- If the residency rule in Generally, in both (or not) the country is a tax resident of country nationals).
An alien who seeks the benefit of a treaty, be considered a non-resident, are subject to federal income tax in the United States as an alien non-resident.
A nonresident alien based on a tax treaty of the United States for a tax exemption of the United States which is effectively connected with a U.S. trade or business is required to submit IRS Form 8833 to disclose the tax exemption for dependent (IRC § 6114, Treas Reg 301.6114-1).
The advantages of income arising from treaties are available only for a "resident" of a country and the rules individual may apply for determining the residence of trusts, estates, and hybrid streaming entities. relief of double taxation is that it offers a resident addressed by specific provisions on the allocation of taxing rights between the items of income the two countries that are parties to a treaty, and by a "treaty" tax credits. Administration of the provisions of the procedure a mutual agreement and exchange of information and assistance in the collection are designed to prevent tax avoidance and evasion.
Special numbers Treaty residence are made by U.S. citizens and aliens admitted for permanent residence in the U.S. (ie the "Green Card"). The U.S. taxes its citizens and residents of their worldwide income, wherever they reside. These people may be U.S. Tax on income of residents (effects of a tax treaty), although physically residing outside the U.S.).
Under the clause of a treaty on savings, reserves in the United States the right to tax its citizens and residents (as determined under a treaty) as if the treaty has not entered into force. Accordingly, U.S. citizens and residents can not use income U.S. U.S. tax treaty to reduce tax on income.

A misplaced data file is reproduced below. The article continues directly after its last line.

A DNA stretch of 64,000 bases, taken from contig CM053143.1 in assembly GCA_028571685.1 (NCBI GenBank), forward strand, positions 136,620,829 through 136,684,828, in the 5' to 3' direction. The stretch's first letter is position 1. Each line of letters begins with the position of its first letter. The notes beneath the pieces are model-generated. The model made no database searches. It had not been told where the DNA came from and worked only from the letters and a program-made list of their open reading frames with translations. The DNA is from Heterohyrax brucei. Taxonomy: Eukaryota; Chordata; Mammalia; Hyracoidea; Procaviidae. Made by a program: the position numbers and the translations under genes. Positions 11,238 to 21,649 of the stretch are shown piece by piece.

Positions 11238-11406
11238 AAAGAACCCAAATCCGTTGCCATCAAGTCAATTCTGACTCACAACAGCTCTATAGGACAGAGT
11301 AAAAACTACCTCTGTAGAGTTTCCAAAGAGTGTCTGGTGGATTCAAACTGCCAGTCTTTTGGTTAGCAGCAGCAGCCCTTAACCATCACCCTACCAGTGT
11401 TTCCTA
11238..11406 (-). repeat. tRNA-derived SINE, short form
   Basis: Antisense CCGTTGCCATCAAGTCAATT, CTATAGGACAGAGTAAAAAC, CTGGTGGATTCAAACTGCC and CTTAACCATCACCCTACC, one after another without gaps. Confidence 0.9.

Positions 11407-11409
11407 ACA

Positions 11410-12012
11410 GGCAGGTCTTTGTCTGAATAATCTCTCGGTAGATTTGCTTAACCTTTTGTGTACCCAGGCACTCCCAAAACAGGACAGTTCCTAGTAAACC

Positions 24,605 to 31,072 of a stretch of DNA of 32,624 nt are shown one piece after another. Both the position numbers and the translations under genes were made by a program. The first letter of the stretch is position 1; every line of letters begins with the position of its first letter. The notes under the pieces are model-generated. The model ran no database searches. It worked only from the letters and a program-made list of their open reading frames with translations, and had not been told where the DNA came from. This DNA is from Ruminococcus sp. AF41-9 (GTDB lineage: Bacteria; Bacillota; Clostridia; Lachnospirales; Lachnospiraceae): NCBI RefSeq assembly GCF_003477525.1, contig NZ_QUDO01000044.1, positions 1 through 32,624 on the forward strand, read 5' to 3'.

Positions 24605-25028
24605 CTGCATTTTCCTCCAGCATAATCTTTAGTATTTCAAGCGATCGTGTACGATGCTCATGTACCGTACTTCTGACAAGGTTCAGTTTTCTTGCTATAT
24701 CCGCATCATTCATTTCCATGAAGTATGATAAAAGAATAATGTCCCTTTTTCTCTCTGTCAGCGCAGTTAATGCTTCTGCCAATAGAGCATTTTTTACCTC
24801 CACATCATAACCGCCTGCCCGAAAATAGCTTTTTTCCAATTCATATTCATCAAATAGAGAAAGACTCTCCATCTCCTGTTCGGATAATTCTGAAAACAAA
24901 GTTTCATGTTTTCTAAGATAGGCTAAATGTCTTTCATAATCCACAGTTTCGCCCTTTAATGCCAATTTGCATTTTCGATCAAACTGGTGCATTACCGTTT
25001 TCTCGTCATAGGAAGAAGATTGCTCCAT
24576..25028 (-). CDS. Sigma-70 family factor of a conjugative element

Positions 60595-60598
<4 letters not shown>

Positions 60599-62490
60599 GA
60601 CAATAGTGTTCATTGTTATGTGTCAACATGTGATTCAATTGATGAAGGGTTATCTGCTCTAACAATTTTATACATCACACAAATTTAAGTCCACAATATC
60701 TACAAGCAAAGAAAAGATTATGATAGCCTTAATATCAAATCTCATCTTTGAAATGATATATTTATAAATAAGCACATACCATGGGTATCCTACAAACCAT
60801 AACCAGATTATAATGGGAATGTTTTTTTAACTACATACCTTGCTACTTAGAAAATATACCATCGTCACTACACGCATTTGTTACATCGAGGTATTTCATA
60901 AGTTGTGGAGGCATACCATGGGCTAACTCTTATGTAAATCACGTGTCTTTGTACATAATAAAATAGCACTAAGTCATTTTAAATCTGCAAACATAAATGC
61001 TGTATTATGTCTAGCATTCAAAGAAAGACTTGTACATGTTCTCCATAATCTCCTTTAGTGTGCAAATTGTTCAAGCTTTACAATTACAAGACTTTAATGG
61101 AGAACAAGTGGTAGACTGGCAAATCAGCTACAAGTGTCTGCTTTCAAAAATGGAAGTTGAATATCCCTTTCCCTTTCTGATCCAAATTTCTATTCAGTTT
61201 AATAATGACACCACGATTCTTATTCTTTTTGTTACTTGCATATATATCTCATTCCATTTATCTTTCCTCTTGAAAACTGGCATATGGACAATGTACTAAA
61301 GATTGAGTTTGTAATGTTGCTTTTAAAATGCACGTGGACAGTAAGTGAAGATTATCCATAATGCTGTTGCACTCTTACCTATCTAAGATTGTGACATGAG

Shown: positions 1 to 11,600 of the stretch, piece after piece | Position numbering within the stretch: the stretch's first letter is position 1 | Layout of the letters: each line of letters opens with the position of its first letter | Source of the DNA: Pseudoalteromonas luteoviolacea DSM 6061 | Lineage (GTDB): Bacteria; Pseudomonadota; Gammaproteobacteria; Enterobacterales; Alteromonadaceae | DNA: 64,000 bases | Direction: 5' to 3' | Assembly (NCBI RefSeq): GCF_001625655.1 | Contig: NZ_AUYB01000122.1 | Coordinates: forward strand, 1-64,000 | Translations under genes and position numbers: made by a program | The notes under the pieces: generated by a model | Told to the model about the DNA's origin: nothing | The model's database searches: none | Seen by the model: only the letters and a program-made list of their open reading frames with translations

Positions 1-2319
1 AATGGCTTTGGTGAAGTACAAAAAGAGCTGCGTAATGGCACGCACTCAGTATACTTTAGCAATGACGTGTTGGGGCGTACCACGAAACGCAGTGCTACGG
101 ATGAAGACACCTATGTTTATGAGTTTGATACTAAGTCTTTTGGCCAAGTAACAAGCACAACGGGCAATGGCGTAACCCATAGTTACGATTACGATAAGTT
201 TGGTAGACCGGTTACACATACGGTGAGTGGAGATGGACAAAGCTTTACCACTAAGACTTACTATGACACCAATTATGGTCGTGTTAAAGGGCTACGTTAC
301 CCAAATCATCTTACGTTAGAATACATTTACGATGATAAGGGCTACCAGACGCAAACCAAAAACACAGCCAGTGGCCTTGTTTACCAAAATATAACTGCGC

The income obtained through a transparent entity for namely tax (, partnership, limited liability company, grantor trust) is deemed to be derived by a treaty resident if the country of residence considered under this item of income person.
In the case of non-grantor trusts and estates, treated "residence" (ie income tax liability) is determined by the domicile, residence, place of management of the estate or trust. The trust or estate is subject to tax in the treaty country (if the income is not taxable in the hands "of the trust / property or their dependents).
A non-resident partner of a partnership the United States (Commercial or business in the U.S.) is subject to tax U.S. partners share of income (under section branch profits of a tax treaty with U.S. income). Product the sale of a social part will be taxed by the United States the extent of income attributable to the assets of the Association (United States v. Donroy 301 F.2d 200 (9th Cir 1962), Unger v. comm 936 F.2d 316 (DC Cir. 1991), affirming TC Memo 1991-15, Rev. Rul. 91-32 1991-1 CB 107).